Foreign Policy: US Military Christians Targeted

Over on a sometime-controversial blog at Foreign Policy, Tom Ricks posts an article by Richard Andres on criticisms of the Air Force’s professional military education.  Said Andres:

In a recent book chapter, Dan Hughes, a retired Air War College professor, launched an emotionally charged diatribe against the Air War College and Air University of which it is a part…

According to Hughes, the school is run by a group of bottom-tier, anti-intellectual, Christian evangelical, Rush Limbaugh-addicted colonels who have created an institution lacking in basic academic rigor and standards.

Both Hughes and Andres indicate they were Air University professors.  For his part, Andres admits there is some credence to Hughes’ general criticisms (“politics and religion aside”).  The larger debate focuses on the overall value of the military schools.  Andres’ main point is Hughes mischaracterized the bigger struggle ongoing at Air University:  that between often liberal-leaning civilian faculty and more conservative-leaning military faculty and students:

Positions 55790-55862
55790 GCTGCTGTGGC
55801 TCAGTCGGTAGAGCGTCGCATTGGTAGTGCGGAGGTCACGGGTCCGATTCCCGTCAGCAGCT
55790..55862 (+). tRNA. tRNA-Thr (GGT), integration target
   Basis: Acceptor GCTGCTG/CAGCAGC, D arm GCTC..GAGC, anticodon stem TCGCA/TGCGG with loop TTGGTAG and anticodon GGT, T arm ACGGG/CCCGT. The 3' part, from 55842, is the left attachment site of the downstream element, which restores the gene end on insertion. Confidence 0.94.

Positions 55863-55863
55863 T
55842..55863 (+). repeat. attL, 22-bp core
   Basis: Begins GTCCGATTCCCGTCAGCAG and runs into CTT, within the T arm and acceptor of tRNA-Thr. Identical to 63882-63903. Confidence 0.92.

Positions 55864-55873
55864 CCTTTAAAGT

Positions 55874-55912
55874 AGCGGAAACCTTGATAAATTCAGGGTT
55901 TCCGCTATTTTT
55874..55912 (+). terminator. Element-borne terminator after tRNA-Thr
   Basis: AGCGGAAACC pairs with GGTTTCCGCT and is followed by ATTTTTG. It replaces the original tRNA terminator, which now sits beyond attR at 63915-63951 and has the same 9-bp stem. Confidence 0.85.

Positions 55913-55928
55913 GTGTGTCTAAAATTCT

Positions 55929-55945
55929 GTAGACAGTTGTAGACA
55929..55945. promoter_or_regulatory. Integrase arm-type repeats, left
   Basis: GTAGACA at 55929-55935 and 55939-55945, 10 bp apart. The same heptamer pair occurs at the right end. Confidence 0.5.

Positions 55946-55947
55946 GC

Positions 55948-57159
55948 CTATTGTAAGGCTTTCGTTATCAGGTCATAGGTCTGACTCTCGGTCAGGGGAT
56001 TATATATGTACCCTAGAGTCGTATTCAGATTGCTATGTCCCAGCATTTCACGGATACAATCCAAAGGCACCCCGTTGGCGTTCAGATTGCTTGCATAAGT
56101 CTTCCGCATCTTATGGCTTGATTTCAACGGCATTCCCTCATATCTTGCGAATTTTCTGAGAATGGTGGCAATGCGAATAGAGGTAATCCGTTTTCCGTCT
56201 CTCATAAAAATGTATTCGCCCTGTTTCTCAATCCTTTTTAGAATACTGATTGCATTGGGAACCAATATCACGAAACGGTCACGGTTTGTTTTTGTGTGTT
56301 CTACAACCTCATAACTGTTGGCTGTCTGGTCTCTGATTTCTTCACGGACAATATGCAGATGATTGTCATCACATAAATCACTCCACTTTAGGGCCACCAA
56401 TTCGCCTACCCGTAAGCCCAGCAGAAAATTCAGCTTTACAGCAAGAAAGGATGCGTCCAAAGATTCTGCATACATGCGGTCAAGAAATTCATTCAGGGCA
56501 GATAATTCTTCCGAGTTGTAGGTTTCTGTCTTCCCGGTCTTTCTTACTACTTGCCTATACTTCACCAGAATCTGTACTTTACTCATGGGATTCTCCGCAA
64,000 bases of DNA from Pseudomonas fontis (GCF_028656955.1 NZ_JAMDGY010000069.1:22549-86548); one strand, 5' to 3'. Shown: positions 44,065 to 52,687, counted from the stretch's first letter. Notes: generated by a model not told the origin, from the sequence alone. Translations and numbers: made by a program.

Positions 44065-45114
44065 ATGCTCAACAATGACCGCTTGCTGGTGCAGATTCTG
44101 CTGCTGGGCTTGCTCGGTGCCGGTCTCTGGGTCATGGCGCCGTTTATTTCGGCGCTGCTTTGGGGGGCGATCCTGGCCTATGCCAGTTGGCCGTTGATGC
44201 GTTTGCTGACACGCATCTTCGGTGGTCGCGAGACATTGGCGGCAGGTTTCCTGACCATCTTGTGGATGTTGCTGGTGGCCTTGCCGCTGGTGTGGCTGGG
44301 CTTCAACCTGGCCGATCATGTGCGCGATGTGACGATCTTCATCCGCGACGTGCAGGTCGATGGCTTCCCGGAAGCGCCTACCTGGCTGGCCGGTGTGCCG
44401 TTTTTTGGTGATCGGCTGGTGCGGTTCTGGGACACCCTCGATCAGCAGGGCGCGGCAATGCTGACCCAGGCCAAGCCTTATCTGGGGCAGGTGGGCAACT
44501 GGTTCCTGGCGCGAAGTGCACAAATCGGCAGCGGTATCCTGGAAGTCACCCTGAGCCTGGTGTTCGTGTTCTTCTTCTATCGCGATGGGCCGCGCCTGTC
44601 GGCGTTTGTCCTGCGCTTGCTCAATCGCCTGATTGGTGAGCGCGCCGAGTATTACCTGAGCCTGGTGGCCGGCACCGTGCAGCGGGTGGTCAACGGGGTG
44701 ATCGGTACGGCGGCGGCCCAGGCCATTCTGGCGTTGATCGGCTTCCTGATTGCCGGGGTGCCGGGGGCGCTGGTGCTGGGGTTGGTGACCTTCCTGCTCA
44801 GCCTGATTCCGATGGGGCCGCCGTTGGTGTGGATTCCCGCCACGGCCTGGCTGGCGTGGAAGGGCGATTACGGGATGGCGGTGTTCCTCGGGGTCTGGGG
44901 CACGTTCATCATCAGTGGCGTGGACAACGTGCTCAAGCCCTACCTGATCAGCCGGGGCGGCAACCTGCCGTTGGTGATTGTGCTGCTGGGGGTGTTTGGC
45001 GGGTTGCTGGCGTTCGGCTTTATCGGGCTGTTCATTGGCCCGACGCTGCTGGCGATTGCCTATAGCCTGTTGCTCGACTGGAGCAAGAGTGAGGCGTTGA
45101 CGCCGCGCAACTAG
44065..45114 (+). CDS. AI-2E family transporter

Beyond prizing academic rigor and hoping to avoid contact with policy, academics generally share a common professional mindset that is somewhat left of center, dislikes evangelical Christianity, and views the military with distrust.

Most interesting, however is a somewhat chilling story about the intentional targeting of religious beliefs: 

The military-versus-academic war is most visceral where it touches on religion and politics. One of the things Hughes described in his article is the large number of right-leaning evangelical Christians in the student body. Some academics take this as a personal affront and retaliate.

In 2002, a colleague bragged to me that he had used a particular tactic to identify the evangelicals in his seminar and then penalized each of them half a letter on their class grade.

At boards to select officers to send to civilian graduate schools for PhDs, some members of the civilian leadership regularly argued that the university should downgrade applications from evangelical Christians since their religious views were incompatible with academe.

Funny thing is, if you listen to Michael Weinstein, it’s the Christians who not only have favored status, but are also colluding to take over the world.  Given the examples of faculty at military institutions Andres mentions, it would seem Weinstein’s conspiracy theories about Christian coups may be somewhat overstated.

Of course, Weinstein has his own allies on the faculties of military education institutions, so he probably already knows that…